They admit that it will be difficult to get the county council even when they get agreement amongst themselves. It is not too easy to secure, in a particular neighbourhood, unanimity amongst those likely to be affected, but even where they can secure a great measure of unanimity sufficient to carry the scheme, it will not be always easy to get the county councils and it will be a struggle to get a sufficient number of county councils whose interests will not be affected to agree to put the small amount of money necessary on the county council rate for this work, so that, unless a substantial inducement is offered, first of all, to the individuals likely to undertake the work and secondly to the county councils the Act is likely, in my opinion at least, to remain dormant. Therefore I am glad an addition has been made to the sum offered to help the scheme, and I sincerely hope it will have the effect of inducing arterial drainage schemes of a minor kind to be undertaken all over the country.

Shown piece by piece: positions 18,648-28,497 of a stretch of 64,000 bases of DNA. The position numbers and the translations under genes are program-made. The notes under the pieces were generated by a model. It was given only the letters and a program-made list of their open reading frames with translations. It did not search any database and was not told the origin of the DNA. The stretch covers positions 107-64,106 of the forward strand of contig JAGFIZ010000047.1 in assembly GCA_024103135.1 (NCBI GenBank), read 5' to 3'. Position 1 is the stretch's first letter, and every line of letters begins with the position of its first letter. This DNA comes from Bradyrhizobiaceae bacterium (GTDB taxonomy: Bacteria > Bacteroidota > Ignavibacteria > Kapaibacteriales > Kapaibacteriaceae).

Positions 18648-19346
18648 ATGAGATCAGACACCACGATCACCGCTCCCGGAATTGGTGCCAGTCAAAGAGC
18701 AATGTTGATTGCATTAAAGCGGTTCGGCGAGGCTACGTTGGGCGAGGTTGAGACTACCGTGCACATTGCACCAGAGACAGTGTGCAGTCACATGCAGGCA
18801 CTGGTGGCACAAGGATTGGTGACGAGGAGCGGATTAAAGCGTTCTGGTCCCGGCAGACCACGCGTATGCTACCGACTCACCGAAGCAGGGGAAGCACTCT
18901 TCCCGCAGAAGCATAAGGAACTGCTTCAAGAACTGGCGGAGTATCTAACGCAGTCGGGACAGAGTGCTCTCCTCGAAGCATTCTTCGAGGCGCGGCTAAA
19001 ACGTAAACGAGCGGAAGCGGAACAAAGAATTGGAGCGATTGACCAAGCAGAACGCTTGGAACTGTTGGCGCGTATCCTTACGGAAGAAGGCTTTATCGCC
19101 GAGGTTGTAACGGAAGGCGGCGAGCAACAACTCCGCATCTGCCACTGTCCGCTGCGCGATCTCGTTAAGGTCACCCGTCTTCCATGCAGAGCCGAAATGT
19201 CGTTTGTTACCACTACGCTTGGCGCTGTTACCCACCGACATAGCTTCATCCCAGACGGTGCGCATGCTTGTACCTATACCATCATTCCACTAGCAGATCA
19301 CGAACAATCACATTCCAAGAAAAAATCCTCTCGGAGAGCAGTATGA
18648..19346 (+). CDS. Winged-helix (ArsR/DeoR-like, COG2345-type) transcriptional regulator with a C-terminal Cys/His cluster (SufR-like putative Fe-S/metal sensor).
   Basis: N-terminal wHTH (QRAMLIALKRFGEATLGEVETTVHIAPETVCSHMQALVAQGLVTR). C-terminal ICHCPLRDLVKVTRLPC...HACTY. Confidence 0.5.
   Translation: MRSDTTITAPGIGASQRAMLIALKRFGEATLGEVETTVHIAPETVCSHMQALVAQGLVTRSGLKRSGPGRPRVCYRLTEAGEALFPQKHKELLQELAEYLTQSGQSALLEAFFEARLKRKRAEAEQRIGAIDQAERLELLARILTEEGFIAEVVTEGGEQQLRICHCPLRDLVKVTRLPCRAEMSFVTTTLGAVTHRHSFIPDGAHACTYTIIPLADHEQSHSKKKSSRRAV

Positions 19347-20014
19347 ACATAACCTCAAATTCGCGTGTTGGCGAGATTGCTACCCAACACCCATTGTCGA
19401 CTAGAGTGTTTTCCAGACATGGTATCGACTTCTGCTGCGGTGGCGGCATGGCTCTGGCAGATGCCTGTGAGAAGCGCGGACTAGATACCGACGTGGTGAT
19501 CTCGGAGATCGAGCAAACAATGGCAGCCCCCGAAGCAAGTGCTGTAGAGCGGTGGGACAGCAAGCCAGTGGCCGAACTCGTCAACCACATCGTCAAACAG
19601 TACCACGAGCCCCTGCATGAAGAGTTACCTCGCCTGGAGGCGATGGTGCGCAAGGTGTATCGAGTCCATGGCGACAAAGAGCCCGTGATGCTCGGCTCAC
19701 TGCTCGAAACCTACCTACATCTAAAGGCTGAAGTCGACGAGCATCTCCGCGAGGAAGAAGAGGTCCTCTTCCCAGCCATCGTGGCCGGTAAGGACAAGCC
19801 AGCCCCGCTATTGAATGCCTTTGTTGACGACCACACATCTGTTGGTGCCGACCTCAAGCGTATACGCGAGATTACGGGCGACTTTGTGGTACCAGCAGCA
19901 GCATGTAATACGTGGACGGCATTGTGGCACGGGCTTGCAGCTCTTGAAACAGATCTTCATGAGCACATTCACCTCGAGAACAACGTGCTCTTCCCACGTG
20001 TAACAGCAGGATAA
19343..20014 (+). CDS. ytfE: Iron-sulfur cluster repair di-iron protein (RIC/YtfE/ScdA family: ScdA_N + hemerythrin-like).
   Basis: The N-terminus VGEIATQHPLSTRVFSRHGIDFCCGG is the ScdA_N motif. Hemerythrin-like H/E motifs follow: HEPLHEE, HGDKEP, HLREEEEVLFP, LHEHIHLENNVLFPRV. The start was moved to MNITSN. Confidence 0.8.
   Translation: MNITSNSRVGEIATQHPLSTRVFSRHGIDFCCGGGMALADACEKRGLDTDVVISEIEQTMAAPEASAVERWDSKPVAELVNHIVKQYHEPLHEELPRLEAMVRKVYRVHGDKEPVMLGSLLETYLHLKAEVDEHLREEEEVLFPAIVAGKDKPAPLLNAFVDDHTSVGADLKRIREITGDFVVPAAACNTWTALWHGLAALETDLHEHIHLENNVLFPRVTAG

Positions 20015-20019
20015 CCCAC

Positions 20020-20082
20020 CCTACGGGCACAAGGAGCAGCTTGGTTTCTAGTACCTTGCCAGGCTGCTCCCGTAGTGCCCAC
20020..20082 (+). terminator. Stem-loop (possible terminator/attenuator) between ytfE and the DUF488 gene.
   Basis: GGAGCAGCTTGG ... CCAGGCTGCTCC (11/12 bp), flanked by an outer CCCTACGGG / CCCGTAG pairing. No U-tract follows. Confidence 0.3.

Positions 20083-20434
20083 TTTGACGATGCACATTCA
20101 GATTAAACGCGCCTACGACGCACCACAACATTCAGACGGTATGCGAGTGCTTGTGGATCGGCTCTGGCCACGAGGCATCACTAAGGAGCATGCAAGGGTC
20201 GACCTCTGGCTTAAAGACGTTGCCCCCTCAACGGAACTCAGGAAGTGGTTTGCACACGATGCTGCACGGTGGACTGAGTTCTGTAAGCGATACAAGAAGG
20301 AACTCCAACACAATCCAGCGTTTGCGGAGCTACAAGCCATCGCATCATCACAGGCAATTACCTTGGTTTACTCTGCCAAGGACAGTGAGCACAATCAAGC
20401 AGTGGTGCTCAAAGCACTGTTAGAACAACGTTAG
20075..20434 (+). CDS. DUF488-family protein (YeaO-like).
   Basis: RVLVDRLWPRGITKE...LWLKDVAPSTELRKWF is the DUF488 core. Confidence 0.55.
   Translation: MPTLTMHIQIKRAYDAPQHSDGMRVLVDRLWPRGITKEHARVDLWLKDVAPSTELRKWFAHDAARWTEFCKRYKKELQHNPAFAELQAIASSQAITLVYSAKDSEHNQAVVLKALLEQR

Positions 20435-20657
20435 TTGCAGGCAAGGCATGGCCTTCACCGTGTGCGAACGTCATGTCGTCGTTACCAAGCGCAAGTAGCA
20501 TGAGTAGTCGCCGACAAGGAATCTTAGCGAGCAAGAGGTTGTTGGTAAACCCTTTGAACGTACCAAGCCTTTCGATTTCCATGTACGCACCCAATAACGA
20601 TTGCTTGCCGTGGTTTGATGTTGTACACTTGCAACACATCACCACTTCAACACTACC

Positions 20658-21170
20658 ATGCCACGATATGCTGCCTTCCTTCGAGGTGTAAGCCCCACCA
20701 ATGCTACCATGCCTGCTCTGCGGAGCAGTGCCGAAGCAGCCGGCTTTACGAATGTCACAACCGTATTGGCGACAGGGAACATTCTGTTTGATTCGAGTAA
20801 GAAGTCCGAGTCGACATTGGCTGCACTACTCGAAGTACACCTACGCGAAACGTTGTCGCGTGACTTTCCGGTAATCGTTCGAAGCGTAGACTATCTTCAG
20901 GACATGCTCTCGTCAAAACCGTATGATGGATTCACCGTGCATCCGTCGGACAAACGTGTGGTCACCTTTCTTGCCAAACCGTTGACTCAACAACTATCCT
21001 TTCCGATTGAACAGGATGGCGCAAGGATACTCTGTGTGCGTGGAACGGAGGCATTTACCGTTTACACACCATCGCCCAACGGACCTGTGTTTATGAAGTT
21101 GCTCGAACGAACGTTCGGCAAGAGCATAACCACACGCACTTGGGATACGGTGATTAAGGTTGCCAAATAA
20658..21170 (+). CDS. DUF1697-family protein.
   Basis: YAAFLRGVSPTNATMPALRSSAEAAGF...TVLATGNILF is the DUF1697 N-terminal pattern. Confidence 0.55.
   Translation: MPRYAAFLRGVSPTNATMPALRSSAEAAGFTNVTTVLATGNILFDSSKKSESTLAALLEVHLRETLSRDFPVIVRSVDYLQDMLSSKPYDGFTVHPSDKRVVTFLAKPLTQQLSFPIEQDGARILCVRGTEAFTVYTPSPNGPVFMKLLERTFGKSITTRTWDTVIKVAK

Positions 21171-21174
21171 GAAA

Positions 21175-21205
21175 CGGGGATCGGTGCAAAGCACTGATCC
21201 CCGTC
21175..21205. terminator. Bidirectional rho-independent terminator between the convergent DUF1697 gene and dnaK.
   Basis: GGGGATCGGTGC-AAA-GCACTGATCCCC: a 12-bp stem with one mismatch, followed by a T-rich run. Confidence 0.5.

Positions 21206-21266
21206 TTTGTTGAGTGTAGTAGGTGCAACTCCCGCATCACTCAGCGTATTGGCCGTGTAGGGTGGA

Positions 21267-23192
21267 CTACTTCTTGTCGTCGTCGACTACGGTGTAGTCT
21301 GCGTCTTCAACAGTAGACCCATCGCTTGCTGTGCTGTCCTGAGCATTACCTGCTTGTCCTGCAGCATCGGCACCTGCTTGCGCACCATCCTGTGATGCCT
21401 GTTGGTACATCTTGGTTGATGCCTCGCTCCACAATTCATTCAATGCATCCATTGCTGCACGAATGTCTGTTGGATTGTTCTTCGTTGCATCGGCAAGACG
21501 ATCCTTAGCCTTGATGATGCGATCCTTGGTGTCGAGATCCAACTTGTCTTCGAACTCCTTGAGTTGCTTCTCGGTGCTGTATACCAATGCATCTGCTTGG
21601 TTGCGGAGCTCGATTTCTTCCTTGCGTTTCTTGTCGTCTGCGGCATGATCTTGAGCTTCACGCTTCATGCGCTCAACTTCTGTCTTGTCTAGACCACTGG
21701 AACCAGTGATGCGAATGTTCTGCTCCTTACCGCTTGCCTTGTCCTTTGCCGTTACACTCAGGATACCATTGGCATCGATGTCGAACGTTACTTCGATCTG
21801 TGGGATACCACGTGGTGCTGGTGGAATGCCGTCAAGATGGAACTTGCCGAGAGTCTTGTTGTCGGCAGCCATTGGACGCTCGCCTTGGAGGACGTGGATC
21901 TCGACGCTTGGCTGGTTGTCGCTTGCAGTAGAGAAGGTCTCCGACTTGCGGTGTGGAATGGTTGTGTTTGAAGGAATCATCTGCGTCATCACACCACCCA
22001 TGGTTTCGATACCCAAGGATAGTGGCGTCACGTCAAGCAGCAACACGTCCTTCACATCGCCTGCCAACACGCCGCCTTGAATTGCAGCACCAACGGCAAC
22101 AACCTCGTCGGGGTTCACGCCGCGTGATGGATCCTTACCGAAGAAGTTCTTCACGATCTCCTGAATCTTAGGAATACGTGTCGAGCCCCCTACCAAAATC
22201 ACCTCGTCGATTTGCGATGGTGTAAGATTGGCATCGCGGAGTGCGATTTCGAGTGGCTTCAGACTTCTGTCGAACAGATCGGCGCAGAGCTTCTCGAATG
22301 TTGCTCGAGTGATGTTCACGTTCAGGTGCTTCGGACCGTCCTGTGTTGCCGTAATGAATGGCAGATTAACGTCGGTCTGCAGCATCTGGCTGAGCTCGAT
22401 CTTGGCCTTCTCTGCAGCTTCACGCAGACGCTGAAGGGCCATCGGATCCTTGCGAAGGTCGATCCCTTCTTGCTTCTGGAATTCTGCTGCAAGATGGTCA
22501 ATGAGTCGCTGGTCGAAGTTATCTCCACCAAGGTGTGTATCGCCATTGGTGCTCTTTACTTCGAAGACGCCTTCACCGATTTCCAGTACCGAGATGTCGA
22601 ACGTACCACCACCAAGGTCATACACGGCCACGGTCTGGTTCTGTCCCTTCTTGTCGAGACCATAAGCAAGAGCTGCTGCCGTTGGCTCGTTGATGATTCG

I agree too that it is only a proper thing in small schemes of that kind that there should be a good deal of free labour. Unquestionably a number of small land owners in the country will be the ones chiefly affected and if they want to increase the value of their own holdings where part of their holdings is under water at present they can, for their own advantage, undertake these schemes with the assurance that the county council and the Government will come to their aid to the extent set out in the Bill. I have heard others with whom I discussed this Bill, farmers and county councillors, whom I asked for an expression of opinion with regard to this Bill, say "Have we not too much land already in the country? We are unable to deal with what we have, but what we do till or make use of we are more out of pocket by it than making profit." I think that is a fairly common attitude with a number of tenant farmers. They say "We would be throwing good money after bad and wasting money in improving our farms under present conditions. We must make profitable use of the land. We have cattle falling in price; we are losing on every crop we are raising." If you go to farmers or county councillors who are mostly members of the farming community, you will not find them enthusiastic in supporting any major or minor schemes under present conditions. That is the attitude of mind we must now face. We must induce those afflicted with it to get over that. They will not improve their own or the country's condition as long as they are in such a pessimistic state of mind. If this increased grant will help them to get over that and help them to get other schemes of this kind for their improvement and the country generally I would welcome it.